Excerpted from The Biggest Legal Mistakes Physicians Make: And How to Avoid Them
Edited by Steven Babitsky, Esq. and James J. Mangraviti, Esq. (©2005 SEAK, Inc.)

Download Free 646 Page E-book: The Biggest Legal Mistakes Physicians Make and How to Avoid Them

Executive Summary

Trusts are a legal relationship in which a trustor places legal title to property in the name of a trustee for the use and benefit of persons named as beneficiaries. They can be revocable or irrevocable. A revocable trust may be changed at any time by the trustor prior to the trustor’s death and is very often used in estate planning for physicians. An irrevocable trust is not changeable by the trustor and is typically used in special situations in which it is desired to make a gift or otherwise part with control over trust assets. The trustor, trustee, and beneficiary may be the same person (at least for awhile) but typically are (eventually) different persons. For example, a typical revocable trust is set up by a trustor during the trustor’s lifetime (a “living trust”) and during the trustor’s life, the trustor is also the trustee and sole beneficiary. On death, a successor trustee assumes fiduciary responsibilities to use the trust for the benefit of the persons the trustor has specified. Trusts are flexible tools that can be used for many purposes, but unless they are properly established, funded, and administered, they will not be able to accomplish their intended purposes. There are a number of common mistakes physicians can make regarding trusts that will limit or eliminate their benefit.

Mistake 1        Not Funding the Trust Properly or at All

Trusts are only effective as to assets transferred in trust to the trustee. Merely signing a trust instrument generally does not cause any particular asset to become subject to the trust. Rather, the trust must almost always be funded by separate transfers of property to the trustee, which is accomplished through deeds, assignments, beneficiary designations, and other methods used to transfer assets generally. If this is not done, the trust has nothing to work on. The physician must remember that the transfer is to the trustee, not to the trust; this is because a trust is a relationship, not an entity legally treated as a person. To put property into a trust, the transfer documents typically title property something like this: “John Jones, Trustee under agreement dated January 1, 2004”; or as abbreviated: “John Jones, Trustee U/A 1/1/04.” 

Action Step     Physicians should be sure to fund their trust and title assets properly, and ensure that future replacement assets remain titled properly. 

Mistake 2        Using a Revocable Trust to Protect Assets From Creditors

Some physicians are under the mistaken impression that a revocable trust will protect assets from creditors. This is not so. Certain, rather specialized, irrevocable trusts may be used for creditor protection, but a revocable trust is inappropriate for such use. As long as the trust may be revoked by the physician, the assets of the trust will be treated as being the assets of the physician for purposes of being reached by creditors. Revocable trusts provide a number of benefits for a physician in estate planning, but creditor protection is not one of them.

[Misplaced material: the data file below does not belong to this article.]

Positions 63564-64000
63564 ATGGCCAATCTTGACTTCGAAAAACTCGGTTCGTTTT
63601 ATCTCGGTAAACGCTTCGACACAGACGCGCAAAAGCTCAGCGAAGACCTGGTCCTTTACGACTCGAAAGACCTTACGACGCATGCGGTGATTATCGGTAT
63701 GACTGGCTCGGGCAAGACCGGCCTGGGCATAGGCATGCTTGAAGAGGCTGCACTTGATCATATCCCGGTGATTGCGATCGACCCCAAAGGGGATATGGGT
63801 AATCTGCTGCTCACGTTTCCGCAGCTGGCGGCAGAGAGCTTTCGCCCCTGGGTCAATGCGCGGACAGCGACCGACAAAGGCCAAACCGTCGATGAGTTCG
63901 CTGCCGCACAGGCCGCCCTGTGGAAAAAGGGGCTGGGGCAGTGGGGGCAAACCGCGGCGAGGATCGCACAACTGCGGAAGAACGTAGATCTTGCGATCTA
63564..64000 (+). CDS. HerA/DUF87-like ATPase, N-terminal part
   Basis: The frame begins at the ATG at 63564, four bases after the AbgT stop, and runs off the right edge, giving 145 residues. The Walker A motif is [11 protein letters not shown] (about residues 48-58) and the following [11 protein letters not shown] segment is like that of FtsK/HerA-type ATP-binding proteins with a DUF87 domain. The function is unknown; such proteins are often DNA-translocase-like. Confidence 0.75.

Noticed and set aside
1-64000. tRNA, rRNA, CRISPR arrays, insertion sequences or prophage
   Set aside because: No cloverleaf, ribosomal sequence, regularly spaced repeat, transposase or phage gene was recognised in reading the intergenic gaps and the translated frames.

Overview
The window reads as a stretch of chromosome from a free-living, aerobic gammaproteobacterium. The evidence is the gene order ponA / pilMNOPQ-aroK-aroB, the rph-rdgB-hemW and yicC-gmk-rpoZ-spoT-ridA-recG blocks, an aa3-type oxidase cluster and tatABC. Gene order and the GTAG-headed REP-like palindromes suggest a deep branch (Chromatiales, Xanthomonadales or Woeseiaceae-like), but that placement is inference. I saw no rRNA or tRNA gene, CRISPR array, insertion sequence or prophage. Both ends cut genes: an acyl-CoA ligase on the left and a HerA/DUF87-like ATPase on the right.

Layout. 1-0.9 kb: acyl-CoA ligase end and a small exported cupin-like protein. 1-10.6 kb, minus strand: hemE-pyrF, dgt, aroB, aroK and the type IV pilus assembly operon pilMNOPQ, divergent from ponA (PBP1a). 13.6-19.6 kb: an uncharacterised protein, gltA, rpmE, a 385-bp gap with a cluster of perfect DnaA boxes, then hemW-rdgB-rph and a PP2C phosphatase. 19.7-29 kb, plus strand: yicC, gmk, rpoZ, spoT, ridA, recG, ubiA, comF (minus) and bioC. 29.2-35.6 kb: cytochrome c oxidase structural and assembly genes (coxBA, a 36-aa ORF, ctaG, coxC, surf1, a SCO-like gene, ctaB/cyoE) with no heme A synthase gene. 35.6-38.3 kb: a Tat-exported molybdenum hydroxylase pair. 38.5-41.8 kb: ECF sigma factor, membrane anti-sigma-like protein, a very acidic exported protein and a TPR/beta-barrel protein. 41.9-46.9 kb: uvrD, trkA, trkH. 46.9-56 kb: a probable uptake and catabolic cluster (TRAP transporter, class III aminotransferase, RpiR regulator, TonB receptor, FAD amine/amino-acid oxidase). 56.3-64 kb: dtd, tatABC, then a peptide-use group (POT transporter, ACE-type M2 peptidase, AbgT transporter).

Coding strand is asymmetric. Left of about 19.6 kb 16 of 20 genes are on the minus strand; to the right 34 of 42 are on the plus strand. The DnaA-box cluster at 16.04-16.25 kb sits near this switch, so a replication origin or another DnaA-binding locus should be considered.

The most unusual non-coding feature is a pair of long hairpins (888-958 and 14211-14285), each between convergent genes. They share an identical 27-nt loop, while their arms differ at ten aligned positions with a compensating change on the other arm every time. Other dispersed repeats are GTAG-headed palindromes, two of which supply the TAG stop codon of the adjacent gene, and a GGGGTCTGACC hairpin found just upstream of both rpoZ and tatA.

Action Step     Physicians should use revocable trusts where appropriate for estate planning, but not for asset protection from creditors.

Mistake 3        Believing That the Use of a Trust Will Alone Save Taxes

Trusts have no tax-saving magic. Trusts are perhaps the most flexible of the tools in the estate planning lawyer’s toolbox, and as such, most tax-saving plans will sooner or later make use of trusts. However, it is the overall arrangement itself that saves taxes, not the mere use of the trust vehicle. For example, revocable trusts can be drafted with formula clauses designed to maximize the tax benefits against the estate tax of the marital deduction and the unified credit. Other ways to obtain such benefits are also possible; they are just typically much more cumbersome to use. The assets of the revocable trust will be included in the gross estate of the deceased physician for estate tax purposes, but the trust terms can be structured to help achieve tax savings. Irrevocable trusts may be used to achieve tax savings; the key, however, is that such trusts constitute true gifts that irrevocably remove from the trustor physician control over the assets and benefits from the assets. There are other ways to give away assets irrevocably, but the use of a trust can add desirable restrictions with the most ease.

Action Step     Physicians should use revocable and irrevocable trusts where appropriate to structure transactions for tax savings, remembering that the savings come from the structure, not merely from the use of a trust. 

Mistake 4        Selecting the Wrong Trustees

One of the most important decisions in setting up a trust is the selection of an appropriate trustee. An inappropriate trustee can cause enormous harm in myriad ways. Trustees must:

  • Be impeccably honest and honorable and unwilling to violate their honor, even under strong financial or psychological pressure;
  • Have good financial ability, be prudent in financial dealings, and be able to take good financial advice;